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The Last Chronicle of Barset by Anthony Trollope (thoughts)

March 1, 2012


It was with a deep sigh that I turned the final page on The Last Chronicle of Barset by Anthony Trollope; it’s strange to think I’ve finished reading about all of the adventures the people of Barsetshire get up to! I must say, though this last book did Trollope proud: he brought back all of the characters from the previous books (some get more time than others, obviously), created new storylines and wrapped up old ones, and altogether created a novel destined to please us Barsetshire fans.

Trollope, at least in these books, is a bit like Austen: he confines himself to a small, quiet corner of the world and the small, quiet events that can change ordinary lives. As usual, there are a few love stories (although I must say, I was surprised and thrilled by Trollope’s choice regarding the ending of one of them), some church politics maneuverings, and a lot of skillfully captured human characteristics. I love spending time with Trollope, because although he sees all of the flaws and silliness that make up people, he’s fundamentally gentle and kind towards them. He’s a complete comfort read for me, since I know going in that “the good end happily and the bad unhappily.” And it’s just so neat to peek in on day-to-day life for various Victorian classes! In this case, he spends a fair amount of time in London, which was quite enjoyable as well.

If you haven’t read any of the Barsetshire books, of course you don’t want to start here! They don’t have to be read in published order, I suppose, except for the first two (The Warden, which is very short, and Barchester Towers), but I did and it was fun to notice the little references to previous stories. My favourites of the six are Barchester Towers, Framley Parsonage, Doctor Thorne, and this one. Ok, so I barely narrowed things down! I liked The Warden, but it was almost a novella and thus I prefer the longer ones. The only book I didn’t love was the fifth, The Small House at Allington; I can’t put my finger on precisely why I couldn’t get into it, but there you go. Some of those characters get quite a bit of page devotion in The Last Chronicle of Barset, which frustrated me at first, but Trollope eventually one me over.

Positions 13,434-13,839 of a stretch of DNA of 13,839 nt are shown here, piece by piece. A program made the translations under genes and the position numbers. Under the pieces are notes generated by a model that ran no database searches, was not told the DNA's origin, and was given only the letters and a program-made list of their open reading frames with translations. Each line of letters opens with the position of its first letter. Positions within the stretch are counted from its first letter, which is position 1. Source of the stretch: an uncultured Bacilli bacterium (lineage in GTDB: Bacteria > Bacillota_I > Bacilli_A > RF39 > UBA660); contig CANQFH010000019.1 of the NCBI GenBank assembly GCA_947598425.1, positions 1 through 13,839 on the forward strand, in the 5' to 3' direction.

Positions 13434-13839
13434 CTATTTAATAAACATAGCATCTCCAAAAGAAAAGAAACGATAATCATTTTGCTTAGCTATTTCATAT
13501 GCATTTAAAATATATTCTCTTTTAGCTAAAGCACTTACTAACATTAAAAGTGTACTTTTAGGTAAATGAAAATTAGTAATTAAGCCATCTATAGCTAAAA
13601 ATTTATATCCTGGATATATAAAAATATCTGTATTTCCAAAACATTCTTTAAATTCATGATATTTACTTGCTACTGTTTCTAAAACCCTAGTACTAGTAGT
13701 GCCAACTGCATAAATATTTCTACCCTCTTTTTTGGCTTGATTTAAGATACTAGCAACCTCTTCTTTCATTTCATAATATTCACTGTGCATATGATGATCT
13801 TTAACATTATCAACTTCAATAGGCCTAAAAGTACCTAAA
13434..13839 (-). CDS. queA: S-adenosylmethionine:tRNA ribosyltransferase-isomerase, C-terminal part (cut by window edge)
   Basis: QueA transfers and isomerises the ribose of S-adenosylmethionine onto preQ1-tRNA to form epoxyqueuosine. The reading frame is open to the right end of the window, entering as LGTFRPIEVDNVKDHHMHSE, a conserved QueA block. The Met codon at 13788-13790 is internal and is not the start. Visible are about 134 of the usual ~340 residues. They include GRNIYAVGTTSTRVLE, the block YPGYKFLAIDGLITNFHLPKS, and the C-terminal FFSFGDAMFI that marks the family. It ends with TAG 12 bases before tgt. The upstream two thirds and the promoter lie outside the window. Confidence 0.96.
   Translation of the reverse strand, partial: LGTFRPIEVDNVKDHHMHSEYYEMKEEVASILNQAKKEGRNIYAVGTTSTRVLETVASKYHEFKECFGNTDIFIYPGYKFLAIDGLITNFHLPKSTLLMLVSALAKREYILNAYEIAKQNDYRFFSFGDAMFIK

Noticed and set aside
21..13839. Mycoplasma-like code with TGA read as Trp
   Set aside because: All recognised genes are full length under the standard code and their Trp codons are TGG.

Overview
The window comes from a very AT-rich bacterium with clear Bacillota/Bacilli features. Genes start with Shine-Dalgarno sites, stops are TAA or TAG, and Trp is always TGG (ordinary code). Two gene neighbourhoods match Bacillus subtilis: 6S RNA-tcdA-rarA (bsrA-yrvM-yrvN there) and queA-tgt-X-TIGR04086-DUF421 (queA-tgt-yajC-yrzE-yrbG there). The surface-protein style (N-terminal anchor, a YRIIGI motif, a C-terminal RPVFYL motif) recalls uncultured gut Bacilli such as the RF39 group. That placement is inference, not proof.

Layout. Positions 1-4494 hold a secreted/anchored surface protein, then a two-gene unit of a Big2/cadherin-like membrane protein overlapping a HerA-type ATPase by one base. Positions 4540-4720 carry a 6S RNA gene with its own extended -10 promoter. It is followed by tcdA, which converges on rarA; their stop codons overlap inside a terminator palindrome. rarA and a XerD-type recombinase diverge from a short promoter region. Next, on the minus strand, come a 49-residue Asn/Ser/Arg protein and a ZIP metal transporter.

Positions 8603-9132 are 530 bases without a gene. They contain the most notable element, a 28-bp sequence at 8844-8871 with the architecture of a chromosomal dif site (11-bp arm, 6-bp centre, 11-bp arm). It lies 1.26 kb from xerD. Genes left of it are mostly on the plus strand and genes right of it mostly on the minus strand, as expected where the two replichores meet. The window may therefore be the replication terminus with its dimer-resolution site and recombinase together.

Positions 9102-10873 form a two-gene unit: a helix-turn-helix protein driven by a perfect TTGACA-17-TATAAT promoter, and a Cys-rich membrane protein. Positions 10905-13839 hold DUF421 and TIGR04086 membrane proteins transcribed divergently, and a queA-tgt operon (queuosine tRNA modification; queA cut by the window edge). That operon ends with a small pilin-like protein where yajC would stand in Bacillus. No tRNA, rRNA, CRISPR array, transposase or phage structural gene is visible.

Anyway, I suppose that now I’ll just have to start on the Palliser series! But I suspect I’ll be returning to Barsetshire now and again, not only thanks to rereading, but also because I happen to have Angela Thirkell’s High Rising on my shelves. ;) I highly, highly recommend Trollope to anyone who loves big, cosy classics of the Victorian nature.

Suggested Companion Reads

  • At Home by Bill Bryson (I didn’t actually finish this myself, because I was expecting a broader view of the topic and thus after a hundred and fifty pages got fed up with Bryson’s exclusively British Victorian focus. That being said, I think it’d be perfect for filling in the details for anyone who enjoys British Victorian lit, and I do plan to give it another chance when I’m in a suitable mood. ;) )
  • Cranford by Elizabeth Gaskell (Another quiet, touching Victorian novel that made me tear up; this one is much shorter, though, and refreshingly focused on women who live without men.)
  • A Spy in the House by Y.S. Lee (A fun historical mystery written by a Victorian lit specialist and set in Victorian London, it features an all-female spy/detective group called the Agency.)
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11 Comments leave one →
  1. March 1, 2012 6:11 am

    I haven’t read much Trollope– only The Way We Live Now in college and The Warden last year– but I’d love to finish the Barchester series.

  2. March 1, 2012 7:26 am